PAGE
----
Valuation Rolls are compiled at rating Revaluations, the last one taking effect on 1 April 2010. The Valuation Roll contains what may loosely be referred to as "non-domestic" properties. It is more technically correct to say that it lists all property other than "dwellings" (which appear in the Council Tax List) and properties which are not exempt from inclusion in the Roll.
Apart from the address of the property, the Valuation Roll contains details of the proprietor, tenant and occupier of the subject together with its Net Annual Value and Rateable Value.
Rateable values for properties throughout Scotland can be checked at the Scottish Assessors' Association website.
Definition of Value
Net Annual Value is the rent at which the property might reasonably be expected to let on a year to year basis on the assumption that the tenant is responsible for repairs and insurance and any other expenses necessary to maintain the property in a state to command the rent.
The Rateable Value of the property, in most cases, is the same as the Net Annual Value, however in a few cases the legislature provides for relief to be given by requiring a reduction from Net Annual Value to reach Rateable Value.
Calculation of the Rates Bill
The Rates Bill which is actually paid is calculated by multiplying the Rateable Value which appears in the Valuation Roll by the relevant rate poundage for the property. The rate poundage is determined annually by the Scottish Government. This basic calculation may require further adjustment to take account of any reliefs which apply to particular properties. The Assessor is responsible for determining the Net Annual Value and Rateable Value only. The levying of rates and their recovery is the responsibility of the Finance Services of the two constituent Councils. Links are provided to the Finance Authorities’ web sites. (See links on right-hand side).
Information on water and wastewater charges is available from Scottish Water's web site.
Changes to Value
The values determined for the purposes of the 2010 Rating Revaluation were based on the physical circumstances as at 1 January 2010 and the levels of value applicable as at 1 April 2008. Once a Roll is in force, the Assessor has a duty to maintain the Roll to take account of material changes of circumstances affecting value which includes adjustments necessitated by extensions or demolitions or other changes which may affect the value of the property. The Assessor also has a duty to correct any errors (as defined) which come to light.
If you think that your property needs its value amended you should contact the Assessor who will advise further.
The Valuation Acts provide for a right of appeal to an independent body as follows.
The Valuation Appeal Panel
This is a body of lay members of the community appointed by the Sheriff Principal. It is served by a legally qualified secretary. Individual cases are heard by Committees made up of Members of the Panel (usually between three and six members). Most cases are decided by the Appeal Panel but application can be made for complex cases to be referred to the Lands Tribunal for Scotland. In some instances the Panel is obliged to refer cases to the Tribunal. The Secretary to the Valuation Appeal Panel is Mr Donald MacKenzie, Highland Rail House, Station Square, Inverness.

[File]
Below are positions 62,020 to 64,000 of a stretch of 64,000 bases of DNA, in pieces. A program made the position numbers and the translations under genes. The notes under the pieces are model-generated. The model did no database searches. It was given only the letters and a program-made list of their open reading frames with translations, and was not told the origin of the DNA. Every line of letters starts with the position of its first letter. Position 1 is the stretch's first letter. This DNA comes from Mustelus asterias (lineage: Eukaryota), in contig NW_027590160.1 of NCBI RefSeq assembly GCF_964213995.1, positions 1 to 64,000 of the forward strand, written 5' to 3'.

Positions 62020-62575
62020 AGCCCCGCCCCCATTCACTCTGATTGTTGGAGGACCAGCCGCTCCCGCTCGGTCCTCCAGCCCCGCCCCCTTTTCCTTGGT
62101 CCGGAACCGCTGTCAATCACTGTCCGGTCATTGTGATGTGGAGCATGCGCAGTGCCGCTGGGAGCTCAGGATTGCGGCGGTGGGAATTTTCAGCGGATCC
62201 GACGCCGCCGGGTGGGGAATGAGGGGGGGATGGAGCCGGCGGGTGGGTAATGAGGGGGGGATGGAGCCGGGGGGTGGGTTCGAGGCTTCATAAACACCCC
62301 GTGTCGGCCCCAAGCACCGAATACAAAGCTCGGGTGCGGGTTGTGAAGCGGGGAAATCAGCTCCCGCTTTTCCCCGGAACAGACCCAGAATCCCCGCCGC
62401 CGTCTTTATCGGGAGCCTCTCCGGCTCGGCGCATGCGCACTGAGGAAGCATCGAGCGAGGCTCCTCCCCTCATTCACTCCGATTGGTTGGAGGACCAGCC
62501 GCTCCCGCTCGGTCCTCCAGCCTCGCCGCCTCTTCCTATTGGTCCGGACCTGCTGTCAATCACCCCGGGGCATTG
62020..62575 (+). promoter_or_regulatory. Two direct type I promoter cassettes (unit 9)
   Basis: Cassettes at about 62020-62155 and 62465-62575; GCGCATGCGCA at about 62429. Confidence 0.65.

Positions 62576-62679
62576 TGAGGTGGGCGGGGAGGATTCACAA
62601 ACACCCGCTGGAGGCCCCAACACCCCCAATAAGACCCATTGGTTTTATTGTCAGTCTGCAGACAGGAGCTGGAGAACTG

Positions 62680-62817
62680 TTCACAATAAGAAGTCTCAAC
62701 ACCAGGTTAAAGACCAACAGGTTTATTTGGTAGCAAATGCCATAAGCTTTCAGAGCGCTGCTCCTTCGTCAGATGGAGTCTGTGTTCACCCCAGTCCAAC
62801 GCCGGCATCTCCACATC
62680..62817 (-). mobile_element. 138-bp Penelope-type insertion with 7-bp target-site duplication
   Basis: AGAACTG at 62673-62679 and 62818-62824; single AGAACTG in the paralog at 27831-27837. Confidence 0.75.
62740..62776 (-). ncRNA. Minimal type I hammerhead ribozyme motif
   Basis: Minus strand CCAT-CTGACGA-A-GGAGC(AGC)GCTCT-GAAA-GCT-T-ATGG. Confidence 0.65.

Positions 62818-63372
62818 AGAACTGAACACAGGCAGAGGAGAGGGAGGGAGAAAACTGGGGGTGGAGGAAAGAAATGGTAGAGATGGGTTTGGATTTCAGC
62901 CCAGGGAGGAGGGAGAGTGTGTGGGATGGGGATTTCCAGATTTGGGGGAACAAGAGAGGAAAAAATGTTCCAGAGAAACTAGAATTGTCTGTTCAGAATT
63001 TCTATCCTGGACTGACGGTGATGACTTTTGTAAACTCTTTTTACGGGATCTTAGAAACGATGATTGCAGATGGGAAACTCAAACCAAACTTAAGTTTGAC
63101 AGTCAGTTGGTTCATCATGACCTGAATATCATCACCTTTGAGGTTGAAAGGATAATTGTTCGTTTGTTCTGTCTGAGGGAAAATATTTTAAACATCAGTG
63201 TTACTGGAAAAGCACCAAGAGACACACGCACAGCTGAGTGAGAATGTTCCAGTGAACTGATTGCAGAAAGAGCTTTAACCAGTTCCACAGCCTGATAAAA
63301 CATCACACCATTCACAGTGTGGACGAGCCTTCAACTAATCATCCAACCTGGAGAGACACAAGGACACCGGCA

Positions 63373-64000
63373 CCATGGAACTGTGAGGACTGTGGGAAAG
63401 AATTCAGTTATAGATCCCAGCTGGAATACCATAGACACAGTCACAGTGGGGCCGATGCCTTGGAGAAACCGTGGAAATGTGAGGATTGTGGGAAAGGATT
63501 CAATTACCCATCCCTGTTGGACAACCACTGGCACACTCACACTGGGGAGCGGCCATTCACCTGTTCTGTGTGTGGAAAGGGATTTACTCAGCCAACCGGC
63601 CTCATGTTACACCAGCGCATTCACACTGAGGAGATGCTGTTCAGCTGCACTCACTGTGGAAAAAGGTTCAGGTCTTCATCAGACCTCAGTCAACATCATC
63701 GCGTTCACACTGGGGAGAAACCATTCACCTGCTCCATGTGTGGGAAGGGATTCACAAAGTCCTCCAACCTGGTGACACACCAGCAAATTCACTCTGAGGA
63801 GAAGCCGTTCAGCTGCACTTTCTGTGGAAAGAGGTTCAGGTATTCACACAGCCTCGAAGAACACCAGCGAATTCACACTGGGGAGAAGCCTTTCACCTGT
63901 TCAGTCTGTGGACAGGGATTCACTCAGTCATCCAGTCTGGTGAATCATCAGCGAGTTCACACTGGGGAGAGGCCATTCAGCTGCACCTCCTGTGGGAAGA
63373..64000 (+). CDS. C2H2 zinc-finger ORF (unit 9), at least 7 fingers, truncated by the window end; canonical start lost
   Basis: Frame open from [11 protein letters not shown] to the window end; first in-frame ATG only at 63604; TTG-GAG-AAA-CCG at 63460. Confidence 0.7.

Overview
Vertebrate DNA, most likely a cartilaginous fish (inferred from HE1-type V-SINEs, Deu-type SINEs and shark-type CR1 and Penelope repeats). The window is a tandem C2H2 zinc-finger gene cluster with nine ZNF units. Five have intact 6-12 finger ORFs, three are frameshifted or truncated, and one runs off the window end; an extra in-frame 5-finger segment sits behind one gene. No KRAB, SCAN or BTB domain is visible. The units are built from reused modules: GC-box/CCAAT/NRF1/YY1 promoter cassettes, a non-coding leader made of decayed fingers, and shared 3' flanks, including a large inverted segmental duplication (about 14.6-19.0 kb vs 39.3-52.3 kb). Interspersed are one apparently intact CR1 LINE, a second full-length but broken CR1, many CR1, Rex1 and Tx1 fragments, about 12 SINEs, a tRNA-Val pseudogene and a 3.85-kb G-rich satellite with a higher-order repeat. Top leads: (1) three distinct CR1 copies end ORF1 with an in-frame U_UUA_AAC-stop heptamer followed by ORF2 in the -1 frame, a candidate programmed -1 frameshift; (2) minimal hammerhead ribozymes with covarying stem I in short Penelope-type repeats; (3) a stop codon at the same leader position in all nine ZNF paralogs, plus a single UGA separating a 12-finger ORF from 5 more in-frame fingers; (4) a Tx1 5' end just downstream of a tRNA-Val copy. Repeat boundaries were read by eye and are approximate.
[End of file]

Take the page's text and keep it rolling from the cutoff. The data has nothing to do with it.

The Lands Tribunal for Scotland
This expert Tribunal, which is based in Edinburgh but sits across the country, has a duty to consider certain categories of appeal and the option of considering cases which, though they do not fall within its mandatory remit, have been referred by the Valuation Appeal Panel. The Tribunal in rating matters normally consists of a legal member and one or more surveyor members of the Tribunal.
Lands Valuation Appeal Court
There is a right of appeal from the decisions of either the Valuation Appeal Panel or the Lands Tribunal for Scotland to the Lands Valuation Appeal Court which is a division of the Court of Session. Cases are normally heard by a Panel of three Judges.
Costs in Appeals
There is no cost at all in lodging an appeal with the Assessor, nor is there any cost in having a case heard before the Valuation Appeal Committee. The Committee cannot award costs against either party. In the higher courts, there are a limited number of fees and some scope for the award of costs though this is unusual.
How to lodge an appeal
When the Assessor makes any change to the Valuation Roll he is required to send a Notice to the proprietor, tenant and occupier. This details the time limits for lodging appeals. It is not necessary to use any particular form in doing so, although the appeal must be in writing. The appeal should clearly identify the property, briefly relate the grounds of appeal and be lodged timeously.